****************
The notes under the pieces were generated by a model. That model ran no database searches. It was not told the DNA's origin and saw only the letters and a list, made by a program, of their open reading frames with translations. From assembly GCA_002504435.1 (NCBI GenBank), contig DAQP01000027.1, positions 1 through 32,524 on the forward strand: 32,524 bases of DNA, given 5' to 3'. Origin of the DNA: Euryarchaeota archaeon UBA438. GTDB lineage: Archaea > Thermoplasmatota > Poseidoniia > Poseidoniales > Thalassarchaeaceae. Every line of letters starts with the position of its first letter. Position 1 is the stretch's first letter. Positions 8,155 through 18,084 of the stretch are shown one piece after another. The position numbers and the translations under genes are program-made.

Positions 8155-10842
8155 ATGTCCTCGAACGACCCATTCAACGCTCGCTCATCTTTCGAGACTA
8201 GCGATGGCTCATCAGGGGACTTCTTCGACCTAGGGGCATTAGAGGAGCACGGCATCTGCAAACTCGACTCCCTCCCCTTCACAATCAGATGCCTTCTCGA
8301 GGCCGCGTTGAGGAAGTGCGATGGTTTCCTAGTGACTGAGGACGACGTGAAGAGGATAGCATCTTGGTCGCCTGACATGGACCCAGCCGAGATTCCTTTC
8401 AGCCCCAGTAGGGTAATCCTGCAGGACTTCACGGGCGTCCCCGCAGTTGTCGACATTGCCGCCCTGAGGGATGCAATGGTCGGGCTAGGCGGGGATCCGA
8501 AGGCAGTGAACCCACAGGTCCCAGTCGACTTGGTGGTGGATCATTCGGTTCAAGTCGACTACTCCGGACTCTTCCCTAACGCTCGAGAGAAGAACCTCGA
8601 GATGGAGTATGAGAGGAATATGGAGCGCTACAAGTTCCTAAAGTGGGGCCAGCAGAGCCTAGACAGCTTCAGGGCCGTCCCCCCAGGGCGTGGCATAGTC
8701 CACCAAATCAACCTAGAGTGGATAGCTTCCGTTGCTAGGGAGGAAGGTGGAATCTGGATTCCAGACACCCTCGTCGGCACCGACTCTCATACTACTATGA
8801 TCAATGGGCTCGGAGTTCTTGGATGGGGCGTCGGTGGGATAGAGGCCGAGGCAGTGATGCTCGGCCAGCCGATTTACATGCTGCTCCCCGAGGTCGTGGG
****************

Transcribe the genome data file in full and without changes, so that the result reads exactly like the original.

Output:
The notes under the pieces were generated by a model. That model ran no database searches. It was not told the DNA's origin and saw only the letters and a list, made by a program, of their open reading frames with translations. From assembly GCA_002504435.1 (NCBI GenBank), contig DAQP01000027.1, positions 1 through 32,524 on the forward strand: 32,524 bases of DNA, given 5' to 3'. Origin of the DNA: Euryarchaeota archaeon UBA438. GTDB lineage: Archaea > Thermoplasmatota > Poseidoniia > Poseidoniales > Thalassarchaeaceae. Every line of letters starts with the position of its first letter. Position 1 is the stretch's first letter. Positions 8,155 through 18,084 of the stretch are shown one piece after another. The position numbers and the translations under genes are program-made.

Positions 8155-10842
8155 ATGTCCTCGAACGACCCATTCAACGCTCGCTCATCTTTCGAGACTA
8201 GCGATGGCTCATCAGGGGACTTCTTCGACCTAGGGGCATTAGAGGAGCACGGCATCTGCAAACTCGACTCCCTCCCCTTCACAATCAGATGCCTTCTCGA
8301 GGCCGCGTTGAGGAAGTGCGATGGTTTCCTAGTGACTGAGGACGACGTGAAGAGGATAGCATCTTGGTCGCCTGACATGGACCCAGCCGAGATTCCTTTC
8401 AGCCCCAGTAGGGTAATCCTGCAGGACTTCACGGGCGTCCCCGCAGTTGTCGACATTGCCGCCCTGAGGGATGCAATGGTCGGGCTAGGCGGGGATCCGA
8501 AGGCAGTGAACCCACAGGTCCCAGTCGACTTGGTGGTGGATCATTCGGTTCAAGTCGACTACTCCGGACTCTTCCCTAACGCTCGAGAGAAGAACCTCGA
8601 GATGGAGTATGAGAGGAATATGGAGCGCTACAAGTTCCTAAAGTGGGGCCAGCAGAGCCTAGACAGCTTCAGGGCCGTCCCCCCAGGGCGTGGCATAGTC
8701 CACCAAATCAACCTAGAGTGGATAGCTTCCGTTGCTAGGGAGGAAGGTGGAATCTGGATTCCAGACACCCTCGTCGGCACCGACTCTCATACTACTATGA
8801 TCAATGGGCTCGGAGTTCTTGGATGGGGCGTCGGTGGGATAGAGGCCGAGGCAGTGATGCTCGGCCAGCCGATTTACATGCTGCTCCCCGAGGTCGTGGG